Eating Sweet: A guide to the transforming properties of the miracle berry
Getting an “A” on that midterm that you did not prepare for? That’s a miracle. Going out with your ex-girlfriend’s best friend and living to tell the tale? That’s a miracle, too. Eating a sweet lemon? Well, that, my friends, is a “miracle berry!”
Miracle berries, native to West Africa, are referred to as “miracle” berries because the compound that actually causes the uncanny transformation from sour to sweet in your mouth is called “miraculin.”
When you pick these berries off of shrubs (if you’re ever in West Africa) and toss one into your mouth, the “miraculin” is released all over your tongue. What does it do? “Miraculin” coats your tongue and clings to each individual taste bud. Let’s call this the resting state. At this time, you are only eating the miracle berries and building up the miraculin coating on your tongue, but you are not experiencing any sweet or sour penchants.
To understand how the transformation works, I am about to take you back to your high school chemistry lab. (Remember, almost all reactions are reversible, and we’re about to head in the backwards direction!)
Do you remember the pH scale? If not, it’s totally fine. All you need to know is that it runs on a scale of acidic (low pH) to basic (high pH). “Miraculin” needs to be woken up. Bases (or high pH) will not do the trick, but if you shower your miraculin-coated taste buds with acid (not the hallucinogen, though it may have the same effect), “miraculin” is awakened. Much like a morning person, “miraculin” wakes up sweet. If a hamburger is what is used to rouse the “miraculin” out of bed, no transformation will occur, but if a lemon or lime is the sheet-shaker, “miraculin” will have no choice but to show its sweet side. This is because the so-called sweet receptors hidden away in “miraculin” are aroused in a low pH, or acidic environment (lemons, limes, or any other citrus fruit will do the trick, as well as vinegar or even ketchup). Yet, just like any morning person, they will get tired as the day goes on. The shockingly sugary effects of these berries are limited, and will wear off in just a matter of time. (Warning: If you are guzzling lemons on lemons, your friends will know when the effects have worn off because you will be making the same face as the cartoon on the “Warheads” wrapper [see below].)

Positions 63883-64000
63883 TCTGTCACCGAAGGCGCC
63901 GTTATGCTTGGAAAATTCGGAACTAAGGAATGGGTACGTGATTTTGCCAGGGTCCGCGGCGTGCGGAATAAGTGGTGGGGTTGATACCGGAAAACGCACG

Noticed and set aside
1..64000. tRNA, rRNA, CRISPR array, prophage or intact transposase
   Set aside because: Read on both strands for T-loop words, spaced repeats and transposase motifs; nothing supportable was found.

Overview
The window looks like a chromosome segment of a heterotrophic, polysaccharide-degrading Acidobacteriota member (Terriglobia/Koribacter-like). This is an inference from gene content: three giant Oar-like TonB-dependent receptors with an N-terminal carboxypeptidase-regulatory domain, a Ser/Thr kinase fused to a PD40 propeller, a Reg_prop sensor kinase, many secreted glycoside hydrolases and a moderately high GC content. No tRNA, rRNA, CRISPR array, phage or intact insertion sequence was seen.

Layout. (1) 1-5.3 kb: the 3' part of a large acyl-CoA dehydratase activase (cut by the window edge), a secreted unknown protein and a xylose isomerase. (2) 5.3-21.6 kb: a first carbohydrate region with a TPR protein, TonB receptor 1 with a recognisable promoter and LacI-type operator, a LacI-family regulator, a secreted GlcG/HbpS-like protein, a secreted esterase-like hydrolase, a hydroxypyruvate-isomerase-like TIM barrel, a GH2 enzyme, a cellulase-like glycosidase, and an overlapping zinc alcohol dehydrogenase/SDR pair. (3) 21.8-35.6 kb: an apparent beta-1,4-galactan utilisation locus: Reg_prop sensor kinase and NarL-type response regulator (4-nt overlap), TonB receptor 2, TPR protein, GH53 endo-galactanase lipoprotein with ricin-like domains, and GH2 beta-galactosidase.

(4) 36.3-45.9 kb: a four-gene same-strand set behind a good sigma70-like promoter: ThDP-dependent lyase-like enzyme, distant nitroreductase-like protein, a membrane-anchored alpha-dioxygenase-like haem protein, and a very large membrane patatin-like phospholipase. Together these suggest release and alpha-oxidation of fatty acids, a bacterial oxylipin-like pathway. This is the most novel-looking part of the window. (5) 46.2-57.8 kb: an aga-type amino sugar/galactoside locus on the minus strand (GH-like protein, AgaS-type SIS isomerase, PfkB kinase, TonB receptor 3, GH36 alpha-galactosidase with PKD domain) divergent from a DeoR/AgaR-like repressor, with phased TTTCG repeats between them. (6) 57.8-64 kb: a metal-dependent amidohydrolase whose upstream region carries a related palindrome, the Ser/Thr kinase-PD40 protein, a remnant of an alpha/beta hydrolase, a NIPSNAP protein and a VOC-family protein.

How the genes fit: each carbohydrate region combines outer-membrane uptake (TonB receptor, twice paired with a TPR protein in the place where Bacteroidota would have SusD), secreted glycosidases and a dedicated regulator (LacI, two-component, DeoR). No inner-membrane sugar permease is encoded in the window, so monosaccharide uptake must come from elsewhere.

Now, like I said earlier, miracle berries are native to West Africa. So, unless you are planning on spending a raging spring break in Nigeria, you are going to have to find another way to get your hands (and tongue) on these taste-altering berries. Fortunately, you can purchase them on Amazon, the same place that you purchased your schoolbooks and entire series of Full House videocassettes. They are tastefully bundled in a package of eight tablets, each encompassing all the mystical powers of the hydrated miracle berries, just in powder form. And for all of you impatient foodies like me, find a friend that has Amazon Prime so you can get the free two-day shipping.
For my last post about aphrodisiacs, I did not have any participants to back up the data (mostly because the video evidence would be a bit too raunchy for this blog), but this time, I wanted you guys to see the first-hand (or first-tongue?) evidence of the workings of the miracle berries.
As you can see, these miracle berry tablets really do con your taste buds into a sweet ending. While we tried (and downed) lemon juice, lime juice, and even whole citrus fruits, miracle berries should work with any acidic food or drink. (Hint: Alcohol falls under this category and may or may not taste like sugar water with the help of miracle berries.)
So, go! Buy! Try! And most importantly, eat sweet (while it lasts).
Cover photo source.